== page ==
Hovland may well suffer a post-major hangover whilst all my Spieth bullets are lined up for Royal Liverpool in July, leaving our Mexico Open hero, Tony Finau, to take the main stage.
After four wins in 44 starts, the affable 33-year-old has long since shred his reputation of ‘not doing it’ with the start of his winning streak being at the 2021 Northern Trust where he beat Cam Smith in a play-off with Rahm in third, and a host of major contenders further behind. Flying finishes then saw the 33-year-old finish runner-up to Rahm here, and to Rory McIlroy in Canada, before beating lesser field by three shots at the 3M, Patrick Cantlay et al by five at the Rocket Mortgage and a Houston Open field containing Sheffler and Sam Burns by an easy four strokes last November.
It was hard to be too disapointed with 2023 after nine consective cuts, including top 10 finishes at Kapalua and Torrey Pines, and his victory over the then world number one, Jon Rahm, in Mexico was richly deserved.
For the eighth time this year, Finau ranked top-15 for tee-to-green, all off solid iron play, and I’ll ignore his last two being that he’s never taken to Quail Hollow and the finish just outside the top-20 is perfectly acceptable, while he never figured at Oak Hill, compiling some of his worst figures for a while.
In this week’s field he is top-10 for all of ball-striking, approaches and tee-to-green, whilst he brings vital course form to the table with seven cuts that include a runner-up in 2019 and fourth last season. Comp form is good, with four improving top-25s at a similar track in River Highlands, whilst his Texas form works out nicely with an easy win at the Houston Open.
For his last six appearances Big Tone averages just about fifth for off-the-tee, has three outings of 16th or better for iron play and averages better than 20th for tee-to-green.
Having been well away from the pressures of last week, Finau can make it a nap hand of wins inside 50 outings.
Respect to the likes of Sungjae Im and Russell Henley, but they plod rather than kick-on in contention, and I’m not sure that will work with such a top end. Instead I’ll take a chance with Brian Harman, a player for whom we can rule out half the events in a season and jump on when conditions are right.
Now 36, it’s easy to forget what the Sea Island resident does on the course, but the last two seasons have been impressive enough to have him well inside the top-50, and assurances of playing in all four majors.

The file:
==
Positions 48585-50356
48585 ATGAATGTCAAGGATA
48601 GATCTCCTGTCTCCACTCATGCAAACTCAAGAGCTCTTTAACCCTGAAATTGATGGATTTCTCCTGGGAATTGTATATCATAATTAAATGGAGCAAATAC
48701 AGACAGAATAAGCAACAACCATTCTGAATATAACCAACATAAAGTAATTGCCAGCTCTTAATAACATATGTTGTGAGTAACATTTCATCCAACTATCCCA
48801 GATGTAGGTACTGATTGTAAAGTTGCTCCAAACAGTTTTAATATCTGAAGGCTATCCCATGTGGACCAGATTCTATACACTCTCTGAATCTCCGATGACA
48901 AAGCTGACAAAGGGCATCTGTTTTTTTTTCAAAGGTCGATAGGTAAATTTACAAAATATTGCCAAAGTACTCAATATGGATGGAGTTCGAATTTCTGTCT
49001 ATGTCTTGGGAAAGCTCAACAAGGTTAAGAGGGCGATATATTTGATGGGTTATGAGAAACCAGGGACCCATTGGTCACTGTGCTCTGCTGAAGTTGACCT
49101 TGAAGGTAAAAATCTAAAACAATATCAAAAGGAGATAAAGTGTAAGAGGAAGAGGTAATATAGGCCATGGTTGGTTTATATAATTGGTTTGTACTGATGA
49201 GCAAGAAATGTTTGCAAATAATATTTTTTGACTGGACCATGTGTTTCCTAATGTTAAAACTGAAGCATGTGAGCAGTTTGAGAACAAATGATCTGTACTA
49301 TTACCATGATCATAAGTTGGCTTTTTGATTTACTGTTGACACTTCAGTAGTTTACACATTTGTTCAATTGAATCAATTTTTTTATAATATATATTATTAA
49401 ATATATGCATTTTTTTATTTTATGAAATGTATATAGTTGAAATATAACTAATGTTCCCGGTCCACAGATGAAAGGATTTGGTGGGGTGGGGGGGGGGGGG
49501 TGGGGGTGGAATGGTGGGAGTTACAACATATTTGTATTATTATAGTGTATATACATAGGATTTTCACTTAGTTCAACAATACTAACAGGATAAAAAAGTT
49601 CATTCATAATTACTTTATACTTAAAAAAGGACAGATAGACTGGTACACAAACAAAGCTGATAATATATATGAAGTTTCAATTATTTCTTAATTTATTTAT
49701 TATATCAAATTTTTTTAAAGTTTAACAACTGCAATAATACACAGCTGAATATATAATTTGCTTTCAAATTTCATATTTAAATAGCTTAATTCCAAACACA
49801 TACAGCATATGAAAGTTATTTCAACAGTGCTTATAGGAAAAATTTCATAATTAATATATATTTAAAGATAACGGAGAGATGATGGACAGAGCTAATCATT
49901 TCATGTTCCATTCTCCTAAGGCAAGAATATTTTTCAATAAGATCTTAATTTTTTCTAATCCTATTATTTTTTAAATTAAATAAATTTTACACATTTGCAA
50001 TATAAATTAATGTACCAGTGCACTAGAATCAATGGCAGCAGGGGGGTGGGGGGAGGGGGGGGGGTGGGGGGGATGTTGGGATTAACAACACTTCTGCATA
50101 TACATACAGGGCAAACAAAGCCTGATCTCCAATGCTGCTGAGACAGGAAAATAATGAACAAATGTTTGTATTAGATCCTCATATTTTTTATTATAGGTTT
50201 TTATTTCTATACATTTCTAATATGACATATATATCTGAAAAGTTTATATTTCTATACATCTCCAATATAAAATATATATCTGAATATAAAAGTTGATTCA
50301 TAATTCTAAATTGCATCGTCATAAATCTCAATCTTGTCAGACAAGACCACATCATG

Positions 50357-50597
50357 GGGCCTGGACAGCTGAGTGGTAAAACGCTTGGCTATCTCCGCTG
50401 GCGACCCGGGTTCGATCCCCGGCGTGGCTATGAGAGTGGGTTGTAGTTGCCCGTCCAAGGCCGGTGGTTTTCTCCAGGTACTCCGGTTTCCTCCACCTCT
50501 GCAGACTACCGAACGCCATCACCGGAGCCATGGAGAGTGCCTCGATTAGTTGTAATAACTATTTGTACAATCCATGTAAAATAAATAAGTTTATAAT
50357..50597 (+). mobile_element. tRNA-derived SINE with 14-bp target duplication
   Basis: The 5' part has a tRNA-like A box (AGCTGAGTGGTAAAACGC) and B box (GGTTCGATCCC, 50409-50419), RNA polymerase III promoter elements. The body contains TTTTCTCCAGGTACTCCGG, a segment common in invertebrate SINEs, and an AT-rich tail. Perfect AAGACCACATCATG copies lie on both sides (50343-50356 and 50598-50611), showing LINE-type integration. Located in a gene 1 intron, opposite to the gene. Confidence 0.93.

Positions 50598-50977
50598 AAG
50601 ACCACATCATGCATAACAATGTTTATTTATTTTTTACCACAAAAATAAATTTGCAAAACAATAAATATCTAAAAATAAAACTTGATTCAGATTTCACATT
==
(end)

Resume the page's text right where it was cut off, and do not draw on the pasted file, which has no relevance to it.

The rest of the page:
2022 saw the diminutive former US Amateur run up two second place finishes at Mayakoba and Hilton Head, a track facing similar conditions to this week’s. To bolster his claims he finished third at the American Express and the higher-class St.Jude, confirming his top-10s at the Valspar, Wells Fargo, Travelers and The Open to be no fluke.
Of that lot, Copperhead links us nicely to Sam Burns, back-to-back winner of the Valspar and defending champ this week, whilst his eighth place at River Highlands was the lefty’s fifth top-10 in his last eight outings around the Connecticut track.
Harman tends to repeat form at tracks, so note his streak of cuts here from 2014 to 2021, and his three top-10 finishes. As for his miss last year, he fought back from an opening 77 to record 11 shots better in his second round.
The missed cuts at Quail and Oak Hill were by no means horrendous, if probably expected, and concentrate on the positive figures he records from being accurate. Harman finds something here, and could easily repeat his effort at Harbour Town in April when landing his first top-10 of the season.
Finally, have a shekel or two on Carson Young, a steadily progressive 28-year-old that has worked his way through the ranks via wins on the South America and Korn Ferry tours.
Now settling down after a rough start to his rookie year, he led the Honda Classic after the first round, and followed a week later leading the Puerto Rico Open until halfway, eventually finishing in third.
Results have been mixed but his last six efforts have seen missed cuts followed by top-20s at the Heritage, Mexico and Byron Nelson, all performances that have seen him in the top echelons for accuracy and green-finding.
This may be a tough ask on debut, but he’s coming off Tuesday’s impressive five-shot victory at US Open qualifying in Dallas, making nine 3’s in a row and thrashing the likes of Sergio Garcia and Graeme McDowell, making the prices for top-10 and top-20 very attractive.
- Tony Finau – WIN
- Brian Harman – WIN/T5
- Carson Young – WIN/T5
- Carson Young – Top-20
Opinion & Analysis
The best bets for the 2023 KLM Dutch Open
It could have been an awful lot worse.
After a thrilling PGA Championship, we could have expected the quality threshold to drop a fair bit on both sides of the pond. Instead, at Colonial, we will be treated to the sight of the new world number one Scottie Scheffler; the man who maybe should have won his first major last week, Viktor Hovland; local hero Jordan Spieth and Tony Finau. That’s not to mention the rest of the world’s top-20.
The KLM Dutch Open can’t boast such a field, but the very top of the market contains the defending champion, Victor Perez, an excellent 12th at Oak Hill, and equally in-form Adrian Meronk, winner in Italy two starts ago and 40th last week in his second consectutive US major.
Once a highlight of the European Tour – think Seve, Langer, Monty, Miguel and Westwood – we have now lost the much-loved tight tracks that called for guile, replaced by Bernardus Golf, a newish, not-quite-formed, not links-not-parkland, course and a field, the like of which we see every single week.